Michael Woodford from Columbia University discussed another dimension of heterogeneity, namely heterogeneity of expectations. He argued that while this dimension has been relatively less studied—presumably because it requires relaxing the conventional assumption of rational expectations—it is worth incorporating into our models, both because it is clearly present in survey data, and because algorithmic models of expectation formation can be more tractable than models with model-consistent expectations. Woodford outlined one approach to modelling heterogeneous beliefs based on his work with Yinxi Xie. This approach assumes that households and firms make decisions based on looking forward over a finite planning horizon, implying that heterogeneity of beliefs arises from differences in their planning horizons. In Woodford’s model, this nests fully rational expectations as a limiting special case (when all agents have infinite horizons). An important implication of belief heterogeneity for policymakers is that the same policy announcement will lead different decisionmakers to expect different paths of policy tools and other macroeconomic variables, since some of them put a lot of weight on far future outcomes while others have much shorter planning horizons. Another implication is that policy should depart from fully stabilizing output gaps and inflation in order to reduce distortions arising due to heterogeneity in beliefs.

In the following discussion, Williams emphasized that, while we know heterogeneity is important, and each heterogeneous-agent model has its own particular implications for optimal policy, it will be important to learn which conclusions are robust across these different models.  Woodford agreed with Williams (and with Kaplan’s earlier remarks) that it would be too early to follow the policy conclusions from any one paper, but argued that we can still say something about which conclusions are likely to be robust. We can learn which variables in our models have the properties that expectations about those variables have a particularly large effect on outcomes; we should then want to keep those variables stable, so that they are easy for agents to forecast, regardless of how precisely they do that. Kaplan noted that economists generally do not make their models more realistic simply for the sake of realism, but to match some feature of the data that existing models cannot; he wondered what empirical puzzle belief heterogeneity solves. Woodford suggested that finite planning horizons may offer one solution to the “forward guidance puzzle.”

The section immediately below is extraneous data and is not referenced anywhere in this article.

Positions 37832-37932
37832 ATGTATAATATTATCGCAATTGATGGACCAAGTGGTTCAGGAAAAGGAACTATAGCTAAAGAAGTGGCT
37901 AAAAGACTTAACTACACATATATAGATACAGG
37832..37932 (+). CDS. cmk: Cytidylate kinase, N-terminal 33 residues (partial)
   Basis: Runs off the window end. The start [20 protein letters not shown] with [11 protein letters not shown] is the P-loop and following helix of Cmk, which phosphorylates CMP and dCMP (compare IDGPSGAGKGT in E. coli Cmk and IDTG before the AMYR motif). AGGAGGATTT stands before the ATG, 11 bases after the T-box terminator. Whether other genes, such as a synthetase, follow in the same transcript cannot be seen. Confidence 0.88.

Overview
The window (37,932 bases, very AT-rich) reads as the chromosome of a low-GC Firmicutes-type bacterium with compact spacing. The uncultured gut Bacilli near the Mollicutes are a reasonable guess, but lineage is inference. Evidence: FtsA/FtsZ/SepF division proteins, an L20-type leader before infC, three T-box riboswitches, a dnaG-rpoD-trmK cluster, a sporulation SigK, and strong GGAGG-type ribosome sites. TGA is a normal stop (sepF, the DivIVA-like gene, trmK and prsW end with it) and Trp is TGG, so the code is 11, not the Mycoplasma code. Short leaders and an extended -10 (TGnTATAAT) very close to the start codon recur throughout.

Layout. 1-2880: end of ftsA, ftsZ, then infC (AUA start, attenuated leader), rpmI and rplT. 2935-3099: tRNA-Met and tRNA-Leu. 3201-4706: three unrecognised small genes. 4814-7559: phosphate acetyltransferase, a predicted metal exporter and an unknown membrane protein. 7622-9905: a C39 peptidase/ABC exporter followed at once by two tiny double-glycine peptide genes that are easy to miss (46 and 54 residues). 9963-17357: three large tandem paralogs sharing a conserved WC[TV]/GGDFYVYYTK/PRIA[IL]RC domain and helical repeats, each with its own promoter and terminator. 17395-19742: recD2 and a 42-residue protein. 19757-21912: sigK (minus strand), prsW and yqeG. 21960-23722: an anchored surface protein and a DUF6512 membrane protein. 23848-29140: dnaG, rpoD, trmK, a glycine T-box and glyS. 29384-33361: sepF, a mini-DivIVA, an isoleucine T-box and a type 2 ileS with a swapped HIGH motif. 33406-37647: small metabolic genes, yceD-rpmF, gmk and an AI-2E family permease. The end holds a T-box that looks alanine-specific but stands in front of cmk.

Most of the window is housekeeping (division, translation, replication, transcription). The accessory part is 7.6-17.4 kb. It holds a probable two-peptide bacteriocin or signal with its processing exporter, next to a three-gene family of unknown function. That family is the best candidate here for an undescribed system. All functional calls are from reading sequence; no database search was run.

Bullard emphasized the advantage of building on tractable models (for example, lifecycle models with within-cohort heterogeneity), which avoid some of the technical problems Auclert mentioned, but can still match important features of the data. Auclert agreed that simple models are useful to study particular forces (for example, countercyclical movements in the price level can provide insurance to households with nominal debt), but argued that richer models are useful to trade these off against other important forces (for example, in the presence of nominal wage rigidity, countercyclical inflation may have less favorable effects on the distribution of real resources).